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A survey and analysis of TLS interception mechanisms and motivations.

Xavier de Carné de CarnavaletPaul C. van Oorschot
arXiv: Cryptography and Security
Oct 2020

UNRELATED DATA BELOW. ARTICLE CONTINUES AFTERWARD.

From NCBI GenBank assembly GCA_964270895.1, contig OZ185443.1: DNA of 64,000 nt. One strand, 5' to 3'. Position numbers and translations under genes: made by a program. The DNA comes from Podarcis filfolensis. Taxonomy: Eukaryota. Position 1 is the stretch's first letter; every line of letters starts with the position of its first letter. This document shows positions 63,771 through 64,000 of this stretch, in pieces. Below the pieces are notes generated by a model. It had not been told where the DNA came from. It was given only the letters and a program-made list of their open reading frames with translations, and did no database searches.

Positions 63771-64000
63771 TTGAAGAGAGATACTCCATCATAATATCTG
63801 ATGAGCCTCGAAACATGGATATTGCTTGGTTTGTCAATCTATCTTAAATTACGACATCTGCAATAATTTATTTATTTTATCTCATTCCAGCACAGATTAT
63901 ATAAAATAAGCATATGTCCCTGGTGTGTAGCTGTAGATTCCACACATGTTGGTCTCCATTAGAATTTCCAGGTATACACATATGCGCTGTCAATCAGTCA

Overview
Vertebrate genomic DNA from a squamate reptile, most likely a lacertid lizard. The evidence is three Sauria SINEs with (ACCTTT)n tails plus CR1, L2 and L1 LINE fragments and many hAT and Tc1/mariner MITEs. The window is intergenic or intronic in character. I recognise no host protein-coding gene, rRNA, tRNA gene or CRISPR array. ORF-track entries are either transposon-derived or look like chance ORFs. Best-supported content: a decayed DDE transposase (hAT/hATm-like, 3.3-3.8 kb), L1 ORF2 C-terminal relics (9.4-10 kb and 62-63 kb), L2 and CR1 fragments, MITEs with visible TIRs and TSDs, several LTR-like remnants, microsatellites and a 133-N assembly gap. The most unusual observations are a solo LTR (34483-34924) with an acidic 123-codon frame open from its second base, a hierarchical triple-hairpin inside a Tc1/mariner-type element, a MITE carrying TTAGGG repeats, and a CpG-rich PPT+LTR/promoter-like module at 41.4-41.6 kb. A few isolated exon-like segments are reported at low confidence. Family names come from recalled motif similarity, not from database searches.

TLS is an end-to-end protocol designed to provide confidentiality and integrity guarantees that improve end-user security and privacy. While TLS helps defend against pervasive surveillance of intercepted unencrypted traffic, it also hinders several common beneficial operations typically performed by middleboxes on the network traffic. This issue has resulted in some parties proposing various methods that bypass the confidentiality goals of TLS by playing with keys and certificates essentially in a man-in-the-middle solution, and leads to new proposals that extend the protocol to accommodate third parties, delegation schemes to trusted middleboxes, and fine-grained control and verification mechanisms. To better understand the underlying motivation of such research proposals, we first review the use cases expecting plain HTTP traffic and discuss the extent to which TLS hinders these operations. We retain 19 scenarios where access to unencrypted traffic is still relevant and evaluate the incentives of the stakeholders involved. Second, we survey techniques and proposals by which TLS no longer delivers end-to-end security, and by which the notion of an end changes. We therefore include endpoint-side middleboxes and mid-path caching middleboxes such as Content Delivery Networks (CDNs), alike. Finally, we compare each scheme based on deployability and security characteristics, and evaluate their compatibility with the stakeholders' incentives. Our analysis leads to a number of findings and observations that we believe will be of interest to practitioners, policy makers and researchers.